South Africa’s current account deficit widened as expected to 4,1% of gross domestic product (GDP) in the third quarter from 3,1% in the second quarter, the Reserve Bank’s quarterly bulletin showed on Tuesday.
SA imported more than it exported and also paid more dividends to international investors for their investments in SA than it received for its investments in the rest of the world, resulting in the current account shortfall widening.
Imports remained resilient, partly on higher demand and a weak rand driving prices up, while growth in exports slowed sharply amid continued sluggish global demand. Mining exports increased while manufactured goods exports declined.
The government’s multi-billion rand infrastructure programme supported transport equipment imports.
The bank also reported an increase in fertiliser imports. SA is in planting season, which can partly explain the rise in fertiliser imports.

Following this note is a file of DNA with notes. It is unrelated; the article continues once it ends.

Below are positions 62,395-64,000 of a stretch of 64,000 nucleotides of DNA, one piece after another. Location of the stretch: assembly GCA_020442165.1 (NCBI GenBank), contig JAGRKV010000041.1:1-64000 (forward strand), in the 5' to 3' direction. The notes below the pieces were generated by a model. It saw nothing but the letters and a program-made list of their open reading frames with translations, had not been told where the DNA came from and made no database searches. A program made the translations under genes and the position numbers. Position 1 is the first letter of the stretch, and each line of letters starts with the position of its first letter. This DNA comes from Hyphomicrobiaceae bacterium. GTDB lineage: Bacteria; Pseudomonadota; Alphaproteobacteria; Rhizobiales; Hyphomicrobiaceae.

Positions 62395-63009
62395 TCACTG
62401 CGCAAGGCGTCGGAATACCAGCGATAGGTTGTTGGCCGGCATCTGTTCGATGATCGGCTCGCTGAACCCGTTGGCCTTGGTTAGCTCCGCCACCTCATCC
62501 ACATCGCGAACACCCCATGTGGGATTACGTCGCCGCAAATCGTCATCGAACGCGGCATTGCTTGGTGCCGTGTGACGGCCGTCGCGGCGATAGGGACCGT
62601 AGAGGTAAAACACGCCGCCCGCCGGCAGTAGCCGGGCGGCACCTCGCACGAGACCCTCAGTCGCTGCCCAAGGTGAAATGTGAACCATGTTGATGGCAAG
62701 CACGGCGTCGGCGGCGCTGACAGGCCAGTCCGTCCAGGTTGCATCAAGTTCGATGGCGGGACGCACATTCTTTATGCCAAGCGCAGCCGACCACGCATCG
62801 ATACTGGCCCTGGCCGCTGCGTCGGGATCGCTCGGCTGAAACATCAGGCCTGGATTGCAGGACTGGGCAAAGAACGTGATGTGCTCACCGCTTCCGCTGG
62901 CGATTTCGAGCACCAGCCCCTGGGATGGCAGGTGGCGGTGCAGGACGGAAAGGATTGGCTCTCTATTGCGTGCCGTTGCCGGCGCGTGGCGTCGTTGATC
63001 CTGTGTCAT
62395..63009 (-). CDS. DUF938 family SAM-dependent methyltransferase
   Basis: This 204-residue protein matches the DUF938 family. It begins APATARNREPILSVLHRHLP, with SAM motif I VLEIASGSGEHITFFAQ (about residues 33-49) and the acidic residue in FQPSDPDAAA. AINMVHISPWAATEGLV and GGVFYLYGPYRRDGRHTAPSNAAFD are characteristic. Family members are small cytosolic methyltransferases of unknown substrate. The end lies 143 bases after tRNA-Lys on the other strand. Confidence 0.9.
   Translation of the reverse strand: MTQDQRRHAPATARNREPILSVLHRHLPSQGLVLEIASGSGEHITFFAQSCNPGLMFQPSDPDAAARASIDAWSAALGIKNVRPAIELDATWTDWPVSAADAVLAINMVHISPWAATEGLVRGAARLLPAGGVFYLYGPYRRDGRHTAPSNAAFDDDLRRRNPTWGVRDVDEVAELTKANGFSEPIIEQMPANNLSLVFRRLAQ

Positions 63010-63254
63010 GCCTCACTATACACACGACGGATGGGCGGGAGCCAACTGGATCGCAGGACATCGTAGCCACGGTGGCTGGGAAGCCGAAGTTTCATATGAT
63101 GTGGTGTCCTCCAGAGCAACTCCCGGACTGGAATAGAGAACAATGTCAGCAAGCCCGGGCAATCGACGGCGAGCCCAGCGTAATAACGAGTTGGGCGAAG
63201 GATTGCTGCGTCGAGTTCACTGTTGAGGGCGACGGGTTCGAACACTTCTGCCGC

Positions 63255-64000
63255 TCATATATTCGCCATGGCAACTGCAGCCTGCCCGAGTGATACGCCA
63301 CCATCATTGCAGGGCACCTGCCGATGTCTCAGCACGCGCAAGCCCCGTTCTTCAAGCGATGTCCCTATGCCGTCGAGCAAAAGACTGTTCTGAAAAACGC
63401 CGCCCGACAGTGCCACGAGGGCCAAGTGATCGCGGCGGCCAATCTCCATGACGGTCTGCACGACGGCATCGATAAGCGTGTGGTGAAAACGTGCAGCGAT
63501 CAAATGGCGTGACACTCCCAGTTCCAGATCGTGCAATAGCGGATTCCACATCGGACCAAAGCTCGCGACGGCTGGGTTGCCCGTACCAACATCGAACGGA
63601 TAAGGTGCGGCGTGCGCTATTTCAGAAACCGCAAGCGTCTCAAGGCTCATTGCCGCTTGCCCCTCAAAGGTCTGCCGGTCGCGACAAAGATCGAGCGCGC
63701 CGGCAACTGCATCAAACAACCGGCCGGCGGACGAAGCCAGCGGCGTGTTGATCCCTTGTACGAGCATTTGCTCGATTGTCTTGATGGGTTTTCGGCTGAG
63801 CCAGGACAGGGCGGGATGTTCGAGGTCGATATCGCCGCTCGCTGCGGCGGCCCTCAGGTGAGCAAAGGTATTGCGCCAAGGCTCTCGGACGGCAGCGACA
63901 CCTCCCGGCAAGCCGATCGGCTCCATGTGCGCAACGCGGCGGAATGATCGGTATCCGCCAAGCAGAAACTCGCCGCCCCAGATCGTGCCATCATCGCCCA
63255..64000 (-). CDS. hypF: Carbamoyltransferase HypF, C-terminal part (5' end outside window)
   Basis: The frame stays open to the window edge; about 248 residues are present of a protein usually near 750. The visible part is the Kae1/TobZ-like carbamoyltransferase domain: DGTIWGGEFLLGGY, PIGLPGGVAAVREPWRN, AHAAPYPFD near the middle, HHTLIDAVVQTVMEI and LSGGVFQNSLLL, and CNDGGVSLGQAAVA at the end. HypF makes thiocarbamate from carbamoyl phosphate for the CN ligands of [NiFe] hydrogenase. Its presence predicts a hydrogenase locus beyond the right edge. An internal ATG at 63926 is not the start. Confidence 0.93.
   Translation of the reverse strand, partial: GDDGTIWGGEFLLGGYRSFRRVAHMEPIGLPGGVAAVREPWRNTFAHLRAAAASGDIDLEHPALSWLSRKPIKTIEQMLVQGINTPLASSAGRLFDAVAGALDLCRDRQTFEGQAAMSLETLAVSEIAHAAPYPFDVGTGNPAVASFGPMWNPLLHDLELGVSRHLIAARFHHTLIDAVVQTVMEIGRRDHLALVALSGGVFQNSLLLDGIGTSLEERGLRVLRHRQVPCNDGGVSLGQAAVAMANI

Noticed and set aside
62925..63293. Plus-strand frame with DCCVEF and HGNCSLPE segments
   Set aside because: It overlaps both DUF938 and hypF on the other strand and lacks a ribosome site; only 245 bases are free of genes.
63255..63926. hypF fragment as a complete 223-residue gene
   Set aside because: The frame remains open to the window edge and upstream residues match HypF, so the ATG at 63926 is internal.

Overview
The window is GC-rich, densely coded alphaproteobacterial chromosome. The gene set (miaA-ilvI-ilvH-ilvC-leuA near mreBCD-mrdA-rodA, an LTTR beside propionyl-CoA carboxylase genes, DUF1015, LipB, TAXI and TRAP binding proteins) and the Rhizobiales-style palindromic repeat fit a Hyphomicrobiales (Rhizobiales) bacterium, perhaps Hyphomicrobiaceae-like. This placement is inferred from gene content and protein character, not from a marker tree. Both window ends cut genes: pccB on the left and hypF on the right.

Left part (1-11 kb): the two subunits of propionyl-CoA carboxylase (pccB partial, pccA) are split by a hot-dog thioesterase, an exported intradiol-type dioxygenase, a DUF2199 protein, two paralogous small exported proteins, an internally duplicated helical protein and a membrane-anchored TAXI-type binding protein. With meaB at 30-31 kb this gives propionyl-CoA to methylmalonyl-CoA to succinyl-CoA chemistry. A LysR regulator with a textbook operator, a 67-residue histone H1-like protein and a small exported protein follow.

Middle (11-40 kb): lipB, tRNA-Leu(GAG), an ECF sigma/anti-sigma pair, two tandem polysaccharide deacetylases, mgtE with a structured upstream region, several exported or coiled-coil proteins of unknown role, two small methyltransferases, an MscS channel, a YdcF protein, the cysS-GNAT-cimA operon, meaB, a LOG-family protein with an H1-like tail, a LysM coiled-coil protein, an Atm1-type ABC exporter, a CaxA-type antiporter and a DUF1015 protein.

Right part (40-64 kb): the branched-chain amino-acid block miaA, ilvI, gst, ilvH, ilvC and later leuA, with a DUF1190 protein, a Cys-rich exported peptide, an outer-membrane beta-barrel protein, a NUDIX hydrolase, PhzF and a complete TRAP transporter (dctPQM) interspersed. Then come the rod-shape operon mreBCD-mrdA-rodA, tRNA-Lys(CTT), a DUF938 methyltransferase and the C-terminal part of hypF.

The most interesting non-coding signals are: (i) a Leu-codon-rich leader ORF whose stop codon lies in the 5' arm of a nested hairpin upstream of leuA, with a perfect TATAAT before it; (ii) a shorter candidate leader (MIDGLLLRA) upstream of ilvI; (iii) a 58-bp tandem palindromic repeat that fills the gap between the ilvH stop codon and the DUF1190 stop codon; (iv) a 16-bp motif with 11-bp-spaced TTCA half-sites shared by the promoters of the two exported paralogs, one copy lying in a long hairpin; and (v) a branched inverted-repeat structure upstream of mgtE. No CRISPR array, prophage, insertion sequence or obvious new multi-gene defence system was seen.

“Over and above the acquisition of two aircraft, imports of vehicles and transport equipment were also bolstered by the importation of locomotives as part of government’s national infrastructure development programme,” the Bank says.
The current account deficit shows that SA must still work harder to lift exports and access new export markets and that local companies should invest more globally. It also shows that while a weak rand is marginally helping to lift exports, it has not deterred the strong growth in imports even though it makes imports more expensive.
By Ntsakisi Maswanganyi for www.bdlive.co.za